BANGKOK — Last fall, a rare opinion poll was conducted across China. It asked a simple question: What do you perceive as the greatest threat facing China? The range of answers was interesting — but even more interesting was the way the survey was reported in India.
Among Indian newspapers, the thrust of the stories said that 40 percent of the Chinese polled think India presents the greatest security threat after the United States. Yet Indian business journals emphasized that 60 percent of Chinese saw no threat from India. The Indian Business Standard explained that while India was seen in China as the second-biggest threat, 6 in 10 Chinese citizens didn’t mention India at all — a reflection of the broader concerns of a wealthier populace. The contradictions come as no surprise — India is a kaleidoscope of competing realities. But as China and India begin preparations to mark 60 years of diplomatic ties, that same schizophrenia has come to characterize their bilateral relations.
Where does the heart of the relationship between the dragon and the elephant lie?
Is it in their increasingly public bickering over disputed land on the Himalayan border, where Indian officials have accused China of 270 line-of-control violations and 2,285 instances of aggressive border patrol last year?
Or is it in a burgeoning economic relationship that has seen China become India’s largest trading partner, with bilateral trade leaping from $15 billion to $40 billion in the past five years — and is expected to grow to as much as $60 billion in 2010?
Does it rest in China’s aggressive support of India’s archrival, Pakistan; Beijing’s strategy of building roads and ports in countries around the Indian Ocean as a “string of pearls” designed to choke India; and its efforts to block a $2.9 billion Asian Development Bank loan to India?
Or is it anchored in the remarkably united front India and China presented in Copenhagen, where they stood together to ensure that developed countries did not extract unilateral concessions on climate change from developing ones?
Right now, the answer seems to be both. “Indians generally agree that we must have excellent economic and diplomatic relations with China, but we must also keep our powder dry,” Vice Adm. A.K. Singh, the former chief of India’s Eastern Naval Command, told me. “We feel our foreign policy must be backed by sufficient power — a steel fist in a velvet glove.”
Whether the future of this relationship is fashioned in velvet or forged in steel, three truths are emerging.
First, China seems committed to a vision of a multipolar world, but a unipolar Asia. It is no accident that China’s posture toward India hardened in 2006. Just days after the United States and India unveiled a defense framework and then a nuclear agreement, China’s ambassador to New Delhi began referring to the Indian state of Arunachal Pradesh as “Southern Tibet,” a provocation not heard since the two nations fought a 32-day war over the territory in 1962.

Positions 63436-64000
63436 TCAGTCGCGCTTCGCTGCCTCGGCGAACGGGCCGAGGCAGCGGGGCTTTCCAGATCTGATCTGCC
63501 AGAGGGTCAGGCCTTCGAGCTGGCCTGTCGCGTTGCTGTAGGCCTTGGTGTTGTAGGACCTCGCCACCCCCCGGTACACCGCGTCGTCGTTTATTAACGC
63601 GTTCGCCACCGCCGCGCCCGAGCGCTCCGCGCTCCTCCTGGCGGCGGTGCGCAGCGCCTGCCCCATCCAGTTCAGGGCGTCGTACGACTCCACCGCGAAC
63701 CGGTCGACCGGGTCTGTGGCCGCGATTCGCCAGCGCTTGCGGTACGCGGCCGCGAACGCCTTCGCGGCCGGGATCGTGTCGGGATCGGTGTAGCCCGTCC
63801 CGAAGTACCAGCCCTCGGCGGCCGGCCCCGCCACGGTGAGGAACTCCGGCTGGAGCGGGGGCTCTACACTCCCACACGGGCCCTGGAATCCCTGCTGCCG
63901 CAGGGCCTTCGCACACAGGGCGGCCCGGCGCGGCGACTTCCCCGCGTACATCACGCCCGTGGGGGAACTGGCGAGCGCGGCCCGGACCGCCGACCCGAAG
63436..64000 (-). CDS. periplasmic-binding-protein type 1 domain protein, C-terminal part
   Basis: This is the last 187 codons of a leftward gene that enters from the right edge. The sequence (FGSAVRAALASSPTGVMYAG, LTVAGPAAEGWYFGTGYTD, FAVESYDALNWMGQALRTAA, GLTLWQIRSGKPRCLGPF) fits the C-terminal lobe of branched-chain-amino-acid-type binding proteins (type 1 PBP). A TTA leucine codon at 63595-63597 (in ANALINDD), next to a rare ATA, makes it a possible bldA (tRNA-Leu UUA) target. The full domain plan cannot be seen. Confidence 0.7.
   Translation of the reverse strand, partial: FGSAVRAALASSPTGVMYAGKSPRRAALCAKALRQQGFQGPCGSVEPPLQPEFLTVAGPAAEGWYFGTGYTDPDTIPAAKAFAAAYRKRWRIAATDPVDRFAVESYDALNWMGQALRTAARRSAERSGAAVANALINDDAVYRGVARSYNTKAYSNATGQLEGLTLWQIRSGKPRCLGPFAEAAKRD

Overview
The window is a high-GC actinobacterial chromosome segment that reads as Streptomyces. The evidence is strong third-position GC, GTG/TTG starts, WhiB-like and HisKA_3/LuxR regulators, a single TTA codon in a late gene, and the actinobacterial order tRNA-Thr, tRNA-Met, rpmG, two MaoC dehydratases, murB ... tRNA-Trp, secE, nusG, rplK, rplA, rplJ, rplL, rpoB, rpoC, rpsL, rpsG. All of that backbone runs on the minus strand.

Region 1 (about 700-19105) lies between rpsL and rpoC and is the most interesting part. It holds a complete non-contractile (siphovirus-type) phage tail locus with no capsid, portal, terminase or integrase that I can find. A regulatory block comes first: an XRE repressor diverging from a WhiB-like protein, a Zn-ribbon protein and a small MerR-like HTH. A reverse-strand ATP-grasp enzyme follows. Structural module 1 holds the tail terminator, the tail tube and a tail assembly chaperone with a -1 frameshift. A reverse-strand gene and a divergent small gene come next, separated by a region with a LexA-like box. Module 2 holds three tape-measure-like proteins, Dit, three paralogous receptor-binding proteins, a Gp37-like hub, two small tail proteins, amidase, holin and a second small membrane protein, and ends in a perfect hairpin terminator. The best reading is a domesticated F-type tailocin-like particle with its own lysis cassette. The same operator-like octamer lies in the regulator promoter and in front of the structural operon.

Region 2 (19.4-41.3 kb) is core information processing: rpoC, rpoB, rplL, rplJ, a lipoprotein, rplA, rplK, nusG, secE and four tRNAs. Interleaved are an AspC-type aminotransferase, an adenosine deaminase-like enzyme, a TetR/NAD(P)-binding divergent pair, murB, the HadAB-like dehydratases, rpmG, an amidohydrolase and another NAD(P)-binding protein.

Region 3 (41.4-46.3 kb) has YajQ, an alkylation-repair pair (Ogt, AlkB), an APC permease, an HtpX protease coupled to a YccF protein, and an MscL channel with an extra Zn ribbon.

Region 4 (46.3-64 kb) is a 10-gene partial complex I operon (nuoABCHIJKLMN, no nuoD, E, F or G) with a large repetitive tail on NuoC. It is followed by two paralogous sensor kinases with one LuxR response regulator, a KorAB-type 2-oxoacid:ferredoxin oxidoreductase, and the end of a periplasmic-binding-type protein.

“China has always believed that India lacks the will to resist a sharp-pointed thrust,” says Brahma Chellaney, one of India’s leading strategic thinkers. “But a U.S.-India military alliance has always been a nightmare for China because it fears India becoming a new Japan to America.” China’s regional brinksmanship seems designed to distract India and box it in, allowing China to emerge as the voice of Asia.
Second, India seems determined not to be pushed around by China. Since 2006, India has beefed up its border security, reiterated its border claims, and deported thousands of unskilled Chinese workers. It also has deepened support for the Dalai Lama, welcoming him to an historic Buddhist monastery in Tawang last fall, despite Beijing’s protests. Rather than weakening India’s resolve, Chinese intransigence may be strengthening it.
Third, it is in America’s interests to maintain good relations with both nations. After President Obama’s travels to China and subsequent Indian state visit, the joke in New Delhi was that “China gets an agreement, Pakistan gets funding, and India gets a nice dinner.” With China acting as America’s banker, it would seem, as a prominent Indian diplomat said to me, that “for the foreseeable future, the U.S. is unlikely to act as a countervailing power to China, and India will have to look after its interests the best it can. But there is also a sense that the U.S. will recover, and its passivity toward China will be temporary.”
“The truth is,” a high-ranking U.S. State Department official told me, “both India and China have important roles to play in the emerging global architecture.”
“We are concerned about the border,” he added, “but in the next decade, the U.S. will likely be involved in a different issue on the Himalayan border — which is the dire shortage of water in both nations, and the role Tibetan waters can play in addressing it.”
Which brings us back to that opinion poll: When asked what most threatened them, the majority of Chinese cited nontraditional threats, like climate change, water and food shortages.
China and India might yet end up in the same boat.